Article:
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Twaweza to launch report on positive deviance in Uganda’s primary schools

Uganda has made considerable progress in increasing primary school enrollment, but access to quality basic education remains low especially for poor families and those living in remote rural areas. (PHOTO/Courtesy)

KAMPALA – Twaweza, a regional initiative with presence in Kenya, Tanzania and Uganda is set to launch a brief on Positive Deviance in Uganda’s Primary Schools on Tuesday, August 27 in Kampala.

Twaweza has chosen Positive Deviance (PD) as a strategy to unearth evidence-based and user-driven ideas to improve learning, at community, school and teacher levels.

According to Ms Martha Chemutai, Twaweza’s Communications Officer, the NGO has been working on ensuring that children learn and authorities become more open and responsive to citizens’ needs.

“During the event, we will introduce the positive deviance approach methodology and share the strategies and stories unearthed during the past two years,” reads an excerpt from Twaweza.

The event is slated to take place on Tuesday next week at Hotel Africana and will commence at 7:00 am.

The brief to be launched is titled: How are some children learning when most are not: Positive Deviance in Uganda’s Primary Schools.

“The aim is to identify strategies that were innovated at and are being employed in schools that defy the norm, significantly outperforming their peers despite similar resource levels and contexts,” said Ms. Chemutai in a statement.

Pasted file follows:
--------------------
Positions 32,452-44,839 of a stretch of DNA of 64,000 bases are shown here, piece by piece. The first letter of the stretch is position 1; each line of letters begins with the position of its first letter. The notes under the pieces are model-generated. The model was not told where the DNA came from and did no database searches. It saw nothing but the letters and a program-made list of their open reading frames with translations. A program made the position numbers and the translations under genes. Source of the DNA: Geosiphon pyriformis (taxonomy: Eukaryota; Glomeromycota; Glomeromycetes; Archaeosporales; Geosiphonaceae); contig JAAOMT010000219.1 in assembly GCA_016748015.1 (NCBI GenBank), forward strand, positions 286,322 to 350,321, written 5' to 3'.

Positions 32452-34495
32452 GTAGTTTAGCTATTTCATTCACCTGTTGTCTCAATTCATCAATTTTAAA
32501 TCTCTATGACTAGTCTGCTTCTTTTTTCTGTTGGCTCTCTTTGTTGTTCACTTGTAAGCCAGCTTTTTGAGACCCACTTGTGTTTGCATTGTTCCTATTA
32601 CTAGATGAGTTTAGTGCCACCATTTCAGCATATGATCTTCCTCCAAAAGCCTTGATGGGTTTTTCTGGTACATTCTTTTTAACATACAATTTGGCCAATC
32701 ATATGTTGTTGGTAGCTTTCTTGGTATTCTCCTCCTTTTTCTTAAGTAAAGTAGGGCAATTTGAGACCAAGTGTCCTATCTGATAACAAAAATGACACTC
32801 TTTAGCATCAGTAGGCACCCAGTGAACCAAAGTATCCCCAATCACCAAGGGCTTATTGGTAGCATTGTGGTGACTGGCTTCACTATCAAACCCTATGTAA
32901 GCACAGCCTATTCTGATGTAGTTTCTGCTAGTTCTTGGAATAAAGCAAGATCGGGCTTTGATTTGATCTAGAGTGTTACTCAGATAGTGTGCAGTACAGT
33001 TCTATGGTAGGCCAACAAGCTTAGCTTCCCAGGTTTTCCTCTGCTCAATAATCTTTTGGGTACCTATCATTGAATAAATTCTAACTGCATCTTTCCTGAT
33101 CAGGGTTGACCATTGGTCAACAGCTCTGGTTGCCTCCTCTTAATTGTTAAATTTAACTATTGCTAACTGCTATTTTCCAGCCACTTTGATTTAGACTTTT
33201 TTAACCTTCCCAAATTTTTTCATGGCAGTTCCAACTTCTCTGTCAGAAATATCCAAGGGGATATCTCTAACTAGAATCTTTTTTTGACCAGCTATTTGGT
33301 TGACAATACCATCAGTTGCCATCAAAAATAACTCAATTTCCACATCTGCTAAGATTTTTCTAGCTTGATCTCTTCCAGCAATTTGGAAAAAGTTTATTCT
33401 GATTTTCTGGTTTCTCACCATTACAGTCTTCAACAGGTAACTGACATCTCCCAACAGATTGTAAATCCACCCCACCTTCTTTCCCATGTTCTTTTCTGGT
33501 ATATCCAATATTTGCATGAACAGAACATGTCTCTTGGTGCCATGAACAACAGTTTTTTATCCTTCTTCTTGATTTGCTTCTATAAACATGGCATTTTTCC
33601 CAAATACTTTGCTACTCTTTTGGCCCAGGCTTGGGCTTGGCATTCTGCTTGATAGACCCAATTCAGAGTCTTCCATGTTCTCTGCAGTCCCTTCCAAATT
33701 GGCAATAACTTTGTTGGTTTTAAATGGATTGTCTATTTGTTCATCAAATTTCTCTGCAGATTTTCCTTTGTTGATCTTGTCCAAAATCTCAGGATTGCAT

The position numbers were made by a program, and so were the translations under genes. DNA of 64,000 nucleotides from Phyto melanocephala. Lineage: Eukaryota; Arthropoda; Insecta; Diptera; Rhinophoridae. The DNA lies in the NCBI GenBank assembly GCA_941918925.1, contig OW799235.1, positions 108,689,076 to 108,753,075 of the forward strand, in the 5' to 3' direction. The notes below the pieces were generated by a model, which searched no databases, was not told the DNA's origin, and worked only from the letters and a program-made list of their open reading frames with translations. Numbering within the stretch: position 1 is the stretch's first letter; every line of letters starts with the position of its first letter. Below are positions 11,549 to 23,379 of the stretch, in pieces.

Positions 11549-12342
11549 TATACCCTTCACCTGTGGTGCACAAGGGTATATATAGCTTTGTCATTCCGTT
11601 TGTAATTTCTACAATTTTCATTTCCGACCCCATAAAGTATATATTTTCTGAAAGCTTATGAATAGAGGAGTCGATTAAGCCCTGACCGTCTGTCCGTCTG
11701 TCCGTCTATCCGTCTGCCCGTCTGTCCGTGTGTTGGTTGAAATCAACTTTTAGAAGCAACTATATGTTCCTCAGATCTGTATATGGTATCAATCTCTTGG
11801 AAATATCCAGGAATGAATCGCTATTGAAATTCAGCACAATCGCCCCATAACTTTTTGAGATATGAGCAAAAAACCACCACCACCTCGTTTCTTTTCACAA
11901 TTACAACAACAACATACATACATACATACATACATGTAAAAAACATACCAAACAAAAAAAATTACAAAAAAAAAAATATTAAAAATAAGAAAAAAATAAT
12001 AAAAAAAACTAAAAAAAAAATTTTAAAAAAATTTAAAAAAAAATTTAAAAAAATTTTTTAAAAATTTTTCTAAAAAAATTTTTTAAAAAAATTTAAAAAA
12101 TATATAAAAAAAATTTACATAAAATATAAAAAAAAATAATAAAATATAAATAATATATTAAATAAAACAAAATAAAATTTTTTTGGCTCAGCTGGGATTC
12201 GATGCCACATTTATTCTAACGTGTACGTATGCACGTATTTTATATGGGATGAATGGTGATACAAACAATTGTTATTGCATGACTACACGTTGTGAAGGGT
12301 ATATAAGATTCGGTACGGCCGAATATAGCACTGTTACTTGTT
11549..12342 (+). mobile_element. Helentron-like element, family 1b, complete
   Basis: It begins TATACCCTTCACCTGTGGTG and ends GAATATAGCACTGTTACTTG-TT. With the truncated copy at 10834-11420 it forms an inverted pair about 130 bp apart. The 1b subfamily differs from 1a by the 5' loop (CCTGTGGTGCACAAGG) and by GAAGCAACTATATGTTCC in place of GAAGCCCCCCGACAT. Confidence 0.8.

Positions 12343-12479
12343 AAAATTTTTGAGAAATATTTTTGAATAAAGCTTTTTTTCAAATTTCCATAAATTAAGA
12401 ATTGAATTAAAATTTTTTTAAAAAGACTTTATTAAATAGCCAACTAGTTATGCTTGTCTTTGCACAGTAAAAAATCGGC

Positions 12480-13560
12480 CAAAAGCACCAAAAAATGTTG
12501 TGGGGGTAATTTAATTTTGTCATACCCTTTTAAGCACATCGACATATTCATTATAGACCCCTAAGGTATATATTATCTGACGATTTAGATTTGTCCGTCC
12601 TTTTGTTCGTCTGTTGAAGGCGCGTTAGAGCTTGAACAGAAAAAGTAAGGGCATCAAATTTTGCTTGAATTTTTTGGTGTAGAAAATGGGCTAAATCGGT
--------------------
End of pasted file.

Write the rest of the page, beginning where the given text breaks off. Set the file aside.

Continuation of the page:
The underlying thinking is that some communities, schools and teachers in districts with consistently poor learning outcomes have devised strategies and practices that are enabling them to achieve better learning outcomes for their children while using similar levels of resources.

This launch will bring together teachers, headteachers, officials from relevant government ministries, departments and agencies,  development partners, civil society, the media and ordinary Ugandans to discuss these strategies and the role they can play in improving learning for all school-going children in Uganda, as well as the merits of the positive deviance approach overall.

The Twaweza team hopes that the insights gained from this launch will filter into wider public discussions and not only inform education policy design but also to help shape actual implementation in schools and classrooms across Uganda.

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